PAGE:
Mick Walker / Motorcycle Enthusiast
As 1960 dawned, road racing in Britain was dominated, at both club and national level, by the large capacity ‘thumpers’ from AJS, Matchless and Norton. However, further down the scale things were far less defined. For the well heeled, one of the rare and expensive NSU Sportmax, or one of the brand new Aermacchi Ala ‘d’ Oro’s were thing to have, for the rest of the quarter litre racing fraternity, it was either a case of a sleeved down big single, with all the weight penalties this incurred, or a home built special.
There was a third option, a humble two-stroke. The ‘stroker was then just beginning to make a name for itself, in the harsh world of the dirt biking arena, but definitely not on the tarmac.
But it was in the 1960 TT, when Mike O’Rourke bought his Hermann Meier tuned Ariel Arrow home in seventh spot, which was really the first stepping stone in a relentless march which was to see the mighty four-stroke almost totally redundant by the end of the decade, 1960 was also the year that a young Chelmsford draughsman, Reg Everett, made his racing debut, aboard an ex-Derek Minter 500 BSA Gold Star at Snetterton on Easter Sunday.
The young Everett after drawing number 1 on the grid, lined up against none other than Derek Minter himself and many of the other leading short circuit stars of the time. In the race, following a bad start, Everett and the Goldie came 22nd out of a field of 40. This excellent showing for his first track effort was followed by steady, if unspectacular progress throughout the remainder of the year.
The following year, 1961 still saw the Chelmsford rider Gold Star mounted, and although his ability was improving rapidly, putting the roadster based Goldie against the pukka racing Manx Nortons and Matchless G50’s was proving a major handicap.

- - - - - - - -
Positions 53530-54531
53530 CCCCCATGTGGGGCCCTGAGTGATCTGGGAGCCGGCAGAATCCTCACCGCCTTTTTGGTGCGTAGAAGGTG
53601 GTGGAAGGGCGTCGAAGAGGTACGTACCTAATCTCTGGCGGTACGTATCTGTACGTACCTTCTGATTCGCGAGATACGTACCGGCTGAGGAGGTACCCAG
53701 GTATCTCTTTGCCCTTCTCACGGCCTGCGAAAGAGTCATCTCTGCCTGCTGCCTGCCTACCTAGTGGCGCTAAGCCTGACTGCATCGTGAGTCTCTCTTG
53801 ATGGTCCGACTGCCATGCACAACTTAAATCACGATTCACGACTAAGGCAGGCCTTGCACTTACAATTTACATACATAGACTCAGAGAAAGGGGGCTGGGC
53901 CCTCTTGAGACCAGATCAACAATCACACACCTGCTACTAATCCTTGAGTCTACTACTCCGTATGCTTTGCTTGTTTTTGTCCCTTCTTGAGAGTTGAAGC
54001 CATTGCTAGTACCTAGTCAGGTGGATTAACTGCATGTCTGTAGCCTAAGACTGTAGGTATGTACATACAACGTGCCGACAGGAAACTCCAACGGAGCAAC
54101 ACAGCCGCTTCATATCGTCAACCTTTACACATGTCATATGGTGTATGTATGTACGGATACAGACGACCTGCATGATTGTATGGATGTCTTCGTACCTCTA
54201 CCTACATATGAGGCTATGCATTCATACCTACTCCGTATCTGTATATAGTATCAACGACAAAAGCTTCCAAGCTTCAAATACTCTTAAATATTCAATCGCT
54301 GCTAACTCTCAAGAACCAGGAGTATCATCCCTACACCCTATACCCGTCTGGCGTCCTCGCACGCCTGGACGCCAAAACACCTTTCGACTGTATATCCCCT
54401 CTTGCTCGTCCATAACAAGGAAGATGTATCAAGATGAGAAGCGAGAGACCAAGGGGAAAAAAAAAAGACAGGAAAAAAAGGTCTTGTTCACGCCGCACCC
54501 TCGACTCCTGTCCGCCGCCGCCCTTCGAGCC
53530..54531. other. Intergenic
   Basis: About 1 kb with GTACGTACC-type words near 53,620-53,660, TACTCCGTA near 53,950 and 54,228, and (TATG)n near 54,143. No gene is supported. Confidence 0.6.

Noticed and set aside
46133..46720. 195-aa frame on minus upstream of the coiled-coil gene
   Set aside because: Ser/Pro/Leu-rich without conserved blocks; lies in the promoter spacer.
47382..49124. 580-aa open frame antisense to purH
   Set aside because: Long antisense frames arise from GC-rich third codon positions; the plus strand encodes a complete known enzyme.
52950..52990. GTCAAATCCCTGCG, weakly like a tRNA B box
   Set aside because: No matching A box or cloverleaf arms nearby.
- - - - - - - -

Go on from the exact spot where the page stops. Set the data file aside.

Peter Inchley / Ariel Arrow / Thruxton 1961
Then on the 28th May 1961, came an event which was to change not only the fortunes of Reg Everett, but also the local Greeves concern.
This was the Silverstone 1000 kilometer race for production roadsters, where Everett rode a brand new 249cc Villiers 2T power Greeves 25DC Sports Twin. The machine was loaned by local dealer Derek Cornell and was the first two-stroke that Reg had ever ridden. And even though the pair retired at half distance, when the Greeves refused to star following a fuel stop, it was to leave a lasting impression upon the young rider. This was to be reinforced, when later stripped of its road going equipment, and fitted with elementary expansion chambers, the combination of Everett/Greeves scored an impressive 5th heat, 8th final at the important Clubmans Trophy Day at Brands Hatch on the 25th June that year. Following this performance the Greeves had to be returned to Derek Cornell and was subsequently sold.
Although he then returned to racing his Goldie, Reg had not completely forgotten the all too brief experience of riding that lively little two-stroke, “What impressed me most”, he recalls, “Was its superb handling”.
During the close season of winter 1961/62, Reg decided that the Goldie had to go.
This was simply because that after the two seasons he realised he needed something that was more competitive. Initially a Matchless G50 was favoured, but was ruled out, “I just couldn’t afford one” he said, and it was at this moment that a stroke of genious was born.
And it was to have greater consequences than Reg could ever have imagined.
Dave Bickers had just become the European Motorcross Champion, so Reg thought, “Of course, why not use a modified motorcross unit…”.
Snetterton 1962 / Reg Everett / MDS Engined Motocross inspired Prototype
Reg had previously met Greeves’ competition engineer Bob Mills at Derek Cornell’s showroom whilst preparing the Sports Twin for the ’61 Silverstone’ production race. So he decided to visit the factory to see if he could draw up any support for his project, at first he drew a blank, but this changed, as Bob Mills later organised the necessary componants from various roadster, and motocross machines, these enabled Reg to go forward and build his idea.
Even though, as Bob will put it today, “It was all highly unofficial, and later when Bert Greeves eventually found out, he nearly decided to sack me”.
So Reg, who was living in Basildon, started to build his bike, he had the MDS motocross engine, an assortment of frame parts, forks and wheels, which he built with alloy rims, then he added non-Greeves parts, a Manx Norton seat, and the carb off his old old Gold Star. He assembled it in his front room and topped it off with a polished alloy Greeves motocross fuel tank.
The only concession to the power unit was the Goldie’s GP carb, the balance including the exhaust system, was pure motocross.